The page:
Social Media for Financial Institutions: What's Relevant?

3 Minutes Read

social media for financial institutions


Many financial institutions suffer from low followership on social media. Think about your own social activity – how many banks and credit unions do you follow? Probably not a lot. Maybe the ones you bank with at most.

The truth is, financial institutions can bring value to their followers on social media, and many do. Chime, a relatively new online bank founded in 2013, currently has 522,000 followers on Instagram. Chase, one of the largest consumer banking institutions, is followed by nearly 4 million people on Facebook. These examples with vastly different target markets are proof that social media can be effective for financial institutions, if done right. 

Social media for financial institutions isn’t a lost cause, but it does require a different strategy than other industries. It’s all about understanding what kind of content your audience is looking for. In our experience running social media for financial clients for more than 7 years, we’ve learned a thing or two about what works.

Here are 5 tips to make your social media content more relevant to your audience as a financial institution. 

1. Know Your Demographic

When it comes to how people save, spend or invest their money, a lot of it has to do with their demographics. A 23-year-old recent college grad who just moved to a big city for a job is going to have vastly different financial concerns than a 65-year-old who's thinking about retirement. Before you go creating any content for your social media platforms, it’s important to understand who your current customers are and who you hope to attract going forward.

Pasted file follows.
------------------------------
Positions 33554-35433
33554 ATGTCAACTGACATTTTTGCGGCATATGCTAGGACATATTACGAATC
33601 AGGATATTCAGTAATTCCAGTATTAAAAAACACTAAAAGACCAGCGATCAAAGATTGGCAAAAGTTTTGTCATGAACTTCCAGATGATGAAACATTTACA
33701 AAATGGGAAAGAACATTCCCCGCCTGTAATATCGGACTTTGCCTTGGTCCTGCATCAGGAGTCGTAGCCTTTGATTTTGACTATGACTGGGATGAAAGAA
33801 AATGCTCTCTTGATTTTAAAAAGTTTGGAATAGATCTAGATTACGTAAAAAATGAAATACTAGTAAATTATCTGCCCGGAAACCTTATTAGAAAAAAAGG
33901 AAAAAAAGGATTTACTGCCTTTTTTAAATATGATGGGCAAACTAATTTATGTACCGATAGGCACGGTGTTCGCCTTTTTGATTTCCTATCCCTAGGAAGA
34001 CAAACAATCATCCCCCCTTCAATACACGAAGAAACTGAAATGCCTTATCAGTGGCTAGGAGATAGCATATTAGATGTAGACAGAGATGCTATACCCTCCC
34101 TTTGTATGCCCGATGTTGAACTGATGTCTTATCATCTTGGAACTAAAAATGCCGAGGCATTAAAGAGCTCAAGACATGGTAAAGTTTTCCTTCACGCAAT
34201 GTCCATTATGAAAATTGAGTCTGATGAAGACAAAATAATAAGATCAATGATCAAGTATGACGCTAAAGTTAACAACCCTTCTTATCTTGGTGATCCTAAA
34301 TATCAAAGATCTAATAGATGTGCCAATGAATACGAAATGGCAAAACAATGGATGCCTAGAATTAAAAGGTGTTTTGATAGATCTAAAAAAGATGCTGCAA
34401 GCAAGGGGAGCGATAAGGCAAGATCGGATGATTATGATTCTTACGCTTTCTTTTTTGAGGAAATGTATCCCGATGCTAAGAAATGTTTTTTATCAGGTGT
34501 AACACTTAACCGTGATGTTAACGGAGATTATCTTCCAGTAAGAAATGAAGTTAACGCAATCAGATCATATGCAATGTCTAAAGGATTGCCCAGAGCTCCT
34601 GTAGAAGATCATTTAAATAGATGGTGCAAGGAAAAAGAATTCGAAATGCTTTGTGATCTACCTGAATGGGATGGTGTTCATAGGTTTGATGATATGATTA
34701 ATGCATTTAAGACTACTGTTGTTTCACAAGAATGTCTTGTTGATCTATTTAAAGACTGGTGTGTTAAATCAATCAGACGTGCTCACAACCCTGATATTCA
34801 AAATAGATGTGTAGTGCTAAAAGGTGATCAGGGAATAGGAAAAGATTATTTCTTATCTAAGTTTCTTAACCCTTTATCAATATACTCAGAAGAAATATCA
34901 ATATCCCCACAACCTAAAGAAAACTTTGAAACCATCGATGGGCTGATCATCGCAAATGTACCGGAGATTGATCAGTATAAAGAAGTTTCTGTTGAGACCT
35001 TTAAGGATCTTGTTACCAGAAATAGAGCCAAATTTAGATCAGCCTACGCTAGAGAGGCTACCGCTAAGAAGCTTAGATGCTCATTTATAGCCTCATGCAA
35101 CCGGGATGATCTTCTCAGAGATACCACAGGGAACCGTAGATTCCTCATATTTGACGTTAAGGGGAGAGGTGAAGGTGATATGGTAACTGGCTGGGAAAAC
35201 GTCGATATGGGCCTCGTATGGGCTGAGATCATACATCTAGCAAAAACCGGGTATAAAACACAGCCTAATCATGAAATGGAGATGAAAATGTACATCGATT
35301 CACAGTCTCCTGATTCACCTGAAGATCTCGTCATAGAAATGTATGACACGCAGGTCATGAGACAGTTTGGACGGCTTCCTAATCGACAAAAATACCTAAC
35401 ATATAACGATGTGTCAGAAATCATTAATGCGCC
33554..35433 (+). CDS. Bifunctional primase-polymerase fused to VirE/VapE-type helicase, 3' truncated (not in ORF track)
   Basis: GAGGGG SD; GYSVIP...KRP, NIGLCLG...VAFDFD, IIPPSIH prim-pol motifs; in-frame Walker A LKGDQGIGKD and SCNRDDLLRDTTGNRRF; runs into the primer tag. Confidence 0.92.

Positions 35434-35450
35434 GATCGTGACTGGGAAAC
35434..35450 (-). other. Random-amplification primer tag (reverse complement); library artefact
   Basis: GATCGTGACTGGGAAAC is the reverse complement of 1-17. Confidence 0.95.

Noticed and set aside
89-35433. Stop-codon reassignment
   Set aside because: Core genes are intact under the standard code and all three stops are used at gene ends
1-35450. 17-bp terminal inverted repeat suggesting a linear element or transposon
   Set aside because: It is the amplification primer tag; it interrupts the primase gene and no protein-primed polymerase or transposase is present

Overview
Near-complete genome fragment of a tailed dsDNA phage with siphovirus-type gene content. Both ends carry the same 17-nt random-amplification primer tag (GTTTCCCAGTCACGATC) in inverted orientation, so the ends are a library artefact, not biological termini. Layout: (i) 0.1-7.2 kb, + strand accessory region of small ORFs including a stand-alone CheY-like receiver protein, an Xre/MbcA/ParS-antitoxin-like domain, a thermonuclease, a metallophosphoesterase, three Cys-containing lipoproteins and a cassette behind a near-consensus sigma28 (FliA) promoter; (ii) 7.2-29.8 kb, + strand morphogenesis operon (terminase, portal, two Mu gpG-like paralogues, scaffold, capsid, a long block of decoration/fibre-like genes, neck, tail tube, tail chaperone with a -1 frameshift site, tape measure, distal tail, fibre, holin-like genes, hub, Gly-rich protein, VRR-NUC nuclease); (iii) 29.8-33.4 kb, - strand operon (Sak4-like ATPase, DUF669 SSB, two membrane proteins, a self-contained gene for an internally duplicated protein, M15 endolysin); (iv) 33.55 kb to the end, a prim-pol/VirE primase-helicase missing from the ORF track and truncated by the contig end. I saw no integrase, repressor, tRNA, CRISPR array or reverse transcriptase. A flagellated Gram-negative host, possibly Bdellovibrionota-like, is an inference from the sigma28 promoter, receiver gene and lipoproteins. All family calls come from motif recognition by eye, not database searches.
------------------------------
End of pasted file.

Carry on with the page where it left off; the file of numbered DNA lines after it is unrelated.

Chime, the new online-only bank mentioned earlier, clearly knows its audience. Being a non-traditional, mobile-focused bank, its target demographic is a young one and it’s abundantly clear when you look at Chime’s Instagram profile. They've got bright colors, memes and cheeky graphics about what your astrology sign says about your spending habits. This kind of targeted content can be done for any demographic, and it’s one of the most important considerations when it comes to which social channels you’ll engage with and what you’ll post. 

people using their smartphones


2. Focus on Financial Tips

At PRIME, we’ve been partnering with a local credit union for several years, helping them through a digital transformation both in marketing and service. In analyzing our engagement for posts on Instagram and Facebook, we’ve consistently found that financial tips receive the most likes, engagement and click-throughs. 

Why is that? Financial education brings value. As a financial institution, you have knowledge and understanding of an industry that most people find incredibly intimidating. When you offer sensible tips, translate banking jargon or explain difficult concepts, your followers will appreciate it because of the benefit they receive. And, they’re more likely to share it with others.

Financial tips can come in the form of a short tip, displayed in a static image, a link to a blog post that provides insight into budgeting techniques, or a video of a mortgage lender explaining the meaning of jargon like “escrow” or “APRs.”